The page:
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hypertension

- increase pressure work
- increase afterload
- increase O2 demand

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INTRINSIC- cerebral circulation

- intracranial pressure is an important pathophysiologic factor that can affect cerebral blood flow

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hypoventilation (alveolar ventilation is inverse to arterial CO2)

- increases arterial PCO2, thus increase cerebral flow

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hyperventilation (alveolar ventilation is inverse to arterial CO2)

- decreases arterial PCO2, thus decrease cerebral flow

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during normal exercise

- arterial CO2 remains the same
- cerebral flow is normal

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cutaneous circulation(skin) (EXTRINSIC)

- controlled by SYMPATHETIC ADRENERGIC NERVES
- constriction of arterioles decreases blood flow
- constriction of venous plexus decrease blood volume in the skin
- increase skin temperature directly causes VASODILATATION, increase heat loss
- innervated by alpha 1 constricts (ANS)
brain + alpha 1 vasoconstriction, decrease flow increase TPR - alpha 1 increase blood flow to the skin
- beta 2 receptors non innervated, dilate, non ANS, + via hormones EPINEPHRINE causing vasodilation or drugs BETA 2 AGONIST ALBUTEROL decrease TPR, increase flow
- AT II constriction of blood vessel decrease flow to skin

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controlling temperature

via ETC
via HEAT LOSS thru skin

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main source of heat in our body

- OXIDATIVE PHOSPHORYLATION
- taking place electron transport chain
- ADP==> ATP
- O2 supply
- heat is released

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hyperthyroidism

- increase ETC

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hypothyroidism

- decrease ETC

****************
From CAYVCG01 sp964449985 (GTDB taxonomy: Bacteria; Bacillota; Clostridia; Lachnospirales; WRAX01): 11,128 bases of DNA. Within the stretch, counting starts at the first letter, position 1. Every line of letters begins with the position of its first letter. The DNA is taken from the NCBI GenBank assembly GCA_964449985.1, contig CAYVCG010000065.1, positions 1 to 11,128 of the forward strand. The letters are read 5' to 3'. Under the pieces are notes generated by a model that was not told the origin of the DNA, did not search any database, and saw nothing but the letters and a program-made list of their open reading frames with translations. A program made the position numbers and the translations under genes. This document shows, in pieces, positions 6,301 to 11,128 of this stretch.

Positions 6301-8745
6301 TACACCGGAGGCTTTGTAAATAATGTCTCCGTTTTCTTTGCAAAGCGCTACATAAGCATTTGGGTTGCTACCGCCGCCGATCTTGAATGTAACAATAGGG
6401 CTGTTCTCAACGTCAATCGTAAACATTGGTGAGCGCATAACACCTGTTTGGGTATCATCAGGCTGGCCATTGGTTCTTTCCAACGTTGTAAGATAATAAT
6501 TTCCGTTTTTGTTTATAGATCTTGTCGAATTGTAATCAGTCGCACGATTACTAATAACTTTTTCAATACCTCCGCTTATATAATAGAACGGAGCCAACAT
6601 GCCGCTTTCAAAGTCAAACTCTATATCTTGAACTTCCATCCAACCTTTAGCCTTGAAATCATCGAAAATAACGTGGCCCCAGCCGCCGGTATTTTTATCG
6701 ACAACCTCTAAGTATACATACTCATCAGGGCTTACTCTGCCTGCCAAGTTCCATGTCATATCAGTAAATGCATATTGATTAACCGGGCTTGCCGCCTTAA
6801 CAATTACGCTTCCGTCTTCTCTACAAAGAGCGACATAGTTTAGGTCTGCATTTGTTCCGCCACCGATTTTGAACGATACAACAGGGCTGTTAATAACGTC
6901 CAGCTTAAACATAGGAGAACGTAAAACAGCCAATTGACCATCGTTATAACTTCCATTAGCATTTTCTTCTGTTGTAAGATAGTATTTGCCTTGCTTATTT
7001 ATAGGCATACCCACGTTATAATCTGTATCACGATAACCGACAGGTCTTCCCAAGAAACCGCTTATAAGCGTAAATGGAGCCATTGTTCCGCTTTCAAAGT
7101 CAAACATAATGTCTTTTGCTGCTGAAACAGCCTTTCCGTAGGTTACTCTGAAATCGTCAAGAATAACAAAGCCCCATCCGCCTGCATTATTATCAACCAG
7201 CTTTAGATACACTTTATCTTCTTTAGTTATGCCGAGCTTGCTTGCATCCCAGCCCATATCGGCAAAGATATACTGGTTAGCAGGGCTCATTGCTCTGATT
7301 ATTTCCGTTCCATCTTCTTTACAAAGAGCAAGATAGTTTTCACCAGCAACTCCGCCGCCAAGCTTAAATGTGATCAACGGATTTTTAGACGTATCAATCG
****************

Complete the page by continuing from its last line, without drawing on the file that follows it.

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increase heat loss

- increase blood flow to the skin
- ANS inhibit alpha 1
- vasodilate

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decrease heat loss

- decrease blood flow to the skin
- ANS stimulate alpha 1
- vasoconstrict

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under normal circumstances KIDNEYS and SPLANCHNIC ORGANS blood supply is controlled by

- intrinsic circulation

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under ABnormal circumstances KIDNEYS and SPLANCHNIC ORGANS blood supply is controlled by

- EXTRINSIC CIRCULATION
- e.g. severe hemorrhage causing decrease perfusion, and BP

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pulmonary circuit is a

- low pressure circuit
- small pressure gradient
PA= pressure 15 mm Hg
PV= pressure 5mm Hg
pressure gradient= 10 mm Hg
MOST IMPORTANT FACTOR HAS A VERY HIGH COMPLIANCE (change in volume/small change in pressure)
- it respond to PO2 hypoxic vasoconstriction causing decrease flow
- lung receives 100% CO large compliance inverse to resistance
- very low resistance

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sympathetic has no role in

- BLOOD FLOW

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CO =

HR x SV

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exercising LUNG

- increase HR
- increase SV
- increase CO
- increase blood flow to the lung
- increase compliance accommodate thus pressure kept almost NORMAL to slightly increase reason for not developing pulmonary hypertension

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smoking, calcification of the arteries in the lung during exercise

- pressure increase due to loss of compliance in the lung
- due to stiffness of the lung
- causing pulmonary hypertension

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deoxygenated(pulmonary artery) blood flow from

- RV (25 mm Hg) to the lungs (5-10 mm Hg) then back to oxygenated blood(pulmonary vein 5mm Hg pressure) to LA (5-10mm Hg)

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pressure gradient in the lungs

- 5-10 mm Hg

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artery pressure

- 15 mm Hg

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lungs respond to hemorrhage

- is through COMPLIANCE nature circuit
- increase constriction of blood vessel to maintain pressure
- decrease volume, decrease CO